Into another history of european Cinema
SPANISH PREMIERE

BLIND SPOT

Claudia von Alemann | Federal Republic of Germany | 1981 | 112 min.
O.V in German subtitled in Spanish and English
blind spot

The first feature length film by the German Claudia von Alemann (a clear precursor of Schanelec) brilliantly combines the personal and the political in this film in which a young historian, who is married and has a young daughter, leaves her family to follow in the footsteps of the 19th century activist and feminist pioneer Flora Tristan. The film is thus a journey towards the reconstruction of historical memory from a female perspective, a sensory voyage through the life of Tristan, who travelled through the industrial regions of France fighting for women's emancipation, the "proletarian of the proletarian". It is also a path to self-discovery and liberation for the protagonist, which we will see in a brilliant restoration done in 2018 by the Deutsche Kinemathek.

Direction: Claudia von Alemann
Script: Claudia von Alemann
Cinematography: Hille Sagel
Editing: Monique Dartonne
Music: Frank Wolff
Sound: Auguste Galli, Alain Champelouvier, Daniel Deshays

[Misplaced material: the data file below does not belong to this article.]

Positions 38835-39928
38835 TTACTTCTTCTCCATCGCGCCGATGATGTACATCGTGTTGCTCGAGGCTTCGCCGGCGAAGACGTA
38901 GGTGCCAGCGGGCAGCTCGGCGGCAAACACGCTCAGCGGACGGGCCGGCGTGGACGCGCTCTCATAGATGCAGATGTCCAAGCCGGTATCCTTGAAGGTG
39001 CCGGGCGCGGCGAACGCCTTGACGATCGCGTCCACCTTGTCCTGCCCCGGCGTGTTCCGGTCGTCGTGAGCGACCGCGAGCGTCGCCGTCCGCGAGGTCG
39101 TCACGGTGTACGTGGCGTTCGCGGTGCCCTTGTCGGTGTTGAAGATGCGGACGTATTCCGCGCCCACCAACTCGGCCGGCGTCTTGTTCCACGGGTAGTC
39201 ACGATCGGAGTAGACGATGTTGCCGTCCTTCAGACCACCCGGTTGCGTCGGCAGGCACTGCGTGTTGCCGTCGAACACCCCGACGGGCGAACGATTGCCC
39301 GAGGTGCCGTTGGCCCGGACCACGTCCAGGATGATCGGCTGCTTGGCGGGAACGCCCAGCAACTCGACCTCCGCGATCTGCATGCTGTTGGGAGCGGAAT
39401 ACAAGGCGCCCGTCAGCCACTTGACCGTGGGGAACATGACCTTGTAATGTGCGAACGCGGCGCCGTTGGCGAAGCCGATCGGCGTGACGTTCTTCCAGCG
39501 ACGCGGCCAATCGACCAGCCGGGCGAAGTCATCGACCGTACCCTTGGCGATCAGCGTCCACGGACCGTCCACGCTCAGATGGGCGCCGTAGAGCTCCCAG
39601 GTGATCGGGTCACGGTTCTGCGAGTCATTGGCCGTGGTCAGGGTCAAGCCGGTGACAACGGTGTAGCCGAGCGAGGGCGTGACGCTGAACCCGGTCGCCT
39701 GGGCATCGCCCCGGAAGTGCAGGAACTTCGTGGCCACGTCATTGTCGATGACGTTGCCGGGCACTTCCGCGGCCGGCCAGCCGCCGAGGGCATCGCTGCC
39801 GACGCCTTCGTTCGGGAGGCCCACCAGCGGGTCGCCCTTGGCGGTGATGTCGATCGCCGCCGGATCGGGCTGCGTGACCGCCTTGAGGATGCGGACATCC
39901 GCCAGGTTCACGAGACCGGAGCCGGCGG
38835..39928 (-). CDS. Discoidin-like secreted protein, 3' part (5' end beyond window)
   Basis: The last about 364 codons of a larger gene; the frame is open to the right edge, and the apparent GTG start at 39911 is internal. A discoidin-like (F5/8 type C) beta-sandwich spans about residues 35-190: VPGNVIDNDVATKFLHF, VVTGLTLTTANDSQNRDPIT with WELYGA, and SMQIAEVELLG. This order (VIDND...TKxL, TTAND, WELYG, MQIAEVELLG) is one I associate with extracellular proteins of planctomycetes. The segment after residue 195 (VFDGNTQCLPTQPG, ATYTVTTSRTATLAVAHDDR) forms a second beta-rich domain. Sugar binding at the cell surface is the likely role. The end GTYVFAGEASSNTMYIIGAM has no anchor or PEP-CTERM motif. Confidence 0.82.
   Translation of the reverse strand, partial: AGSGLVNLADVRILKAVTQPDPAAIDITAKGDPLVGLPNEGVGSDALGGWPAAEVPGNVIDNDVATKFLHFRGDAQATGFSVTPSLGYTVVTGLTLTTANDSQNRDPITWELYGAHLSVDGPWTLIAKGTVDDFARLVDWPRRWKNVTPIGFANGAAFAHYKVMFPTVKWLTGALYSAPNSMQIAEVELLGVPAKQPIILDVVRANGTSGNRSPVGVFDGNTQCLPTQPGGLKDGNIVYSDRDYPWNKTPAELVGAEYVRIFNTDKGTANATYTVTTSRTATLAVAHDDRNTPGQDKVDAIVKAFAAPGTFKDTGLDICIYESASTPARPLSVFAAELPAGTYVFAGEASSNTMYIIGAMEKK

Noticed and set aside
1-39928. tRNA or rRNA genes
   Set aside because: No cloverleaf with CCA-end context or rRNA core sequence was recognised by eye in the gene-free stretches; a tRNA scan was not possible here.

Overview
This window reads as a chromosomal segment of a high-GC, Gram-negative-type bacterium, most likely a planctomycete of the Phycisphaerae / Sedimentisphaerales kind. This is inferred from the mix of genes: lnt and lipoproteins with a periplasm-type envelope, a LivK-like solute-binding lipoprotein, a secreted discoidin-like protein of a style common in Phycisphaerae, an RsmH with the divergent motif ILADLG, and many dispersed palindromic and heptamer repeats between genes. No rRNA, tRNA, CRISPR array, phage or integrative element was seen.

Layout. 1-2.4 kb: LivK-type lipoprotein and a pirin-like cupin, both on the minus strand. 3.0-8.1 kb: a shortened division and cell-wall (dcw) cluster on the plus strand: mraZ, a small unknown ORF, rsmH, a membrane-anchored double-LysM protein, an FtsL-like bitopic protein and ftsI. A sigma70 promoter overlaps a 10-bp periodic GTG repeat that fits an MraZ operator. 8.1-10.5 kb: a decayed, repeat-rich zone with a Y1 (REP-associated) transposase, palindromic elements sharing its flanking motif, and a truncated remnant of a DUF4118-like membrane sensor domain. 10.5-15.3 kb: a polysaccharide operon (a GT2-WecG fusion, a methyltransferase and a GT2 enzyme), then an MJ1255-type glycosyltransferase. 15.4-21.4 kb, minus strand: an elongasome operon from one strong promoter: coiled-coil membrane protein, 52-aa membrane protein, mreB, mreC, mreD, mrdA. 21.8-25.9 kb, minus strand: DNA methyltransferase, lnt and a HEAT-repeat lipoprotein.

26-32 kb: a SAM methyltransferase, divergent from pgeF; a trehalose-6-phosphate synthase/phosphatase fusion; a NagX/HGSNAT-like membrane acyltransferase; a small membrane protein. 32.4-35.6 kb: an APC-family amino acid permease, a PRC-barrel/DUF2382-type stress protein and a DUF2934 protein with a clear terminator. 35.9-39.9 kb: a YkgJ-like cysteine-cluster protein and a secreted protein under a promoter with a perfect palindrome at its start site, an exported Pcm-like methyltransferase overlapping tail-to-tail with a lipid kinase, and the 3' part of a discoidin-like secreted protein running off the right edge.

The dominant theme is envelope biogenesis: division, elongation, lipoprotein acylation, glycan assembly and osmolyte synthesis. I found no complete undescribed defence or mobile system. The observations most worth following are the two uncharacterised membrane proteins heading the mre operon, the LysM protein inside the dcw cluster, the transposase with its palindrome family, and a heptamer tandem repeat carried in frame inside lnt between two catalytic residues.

Cast: Rebecca Pauly, Denise Péron, Jean Badin, Sarah Stern, Maurice Garden, Pierre-Emile Legrand
Production: Claudia von Alemann
Production Company: DEUTSCHE KINEMATHEK

INTO ANOTHER HISTORY OF EUROPEAN CINEMA

History, we know, is neither neutral nor incontestable: depending on who tells it and how. When it comes to the history of European cinema, it is increasingly necessary to re-evaluate the dominant canon that guides it, bringing to the forefront works both remarkable and often undervalued. For this reason, a new space has been launched to offer a new way of contemplating the continent's film legacy each year, entitled "Into Another History of European Cinema". The section is set up as a forum for reflection and (re)discovery, paying significant attention to pioneering works of feminism, class consciousness and the new types of cinema that have shaken the world since the sixties (some of them censored or attacked by the establishment), as well as to little-known works by key filmmakers. Eight films that illuminate and reveal another narrative of history will be shown for the first time in Spain in their recently restored copies, opening the debate on archiving works, and the role of festivals and film libraries in the reconsideration of the past.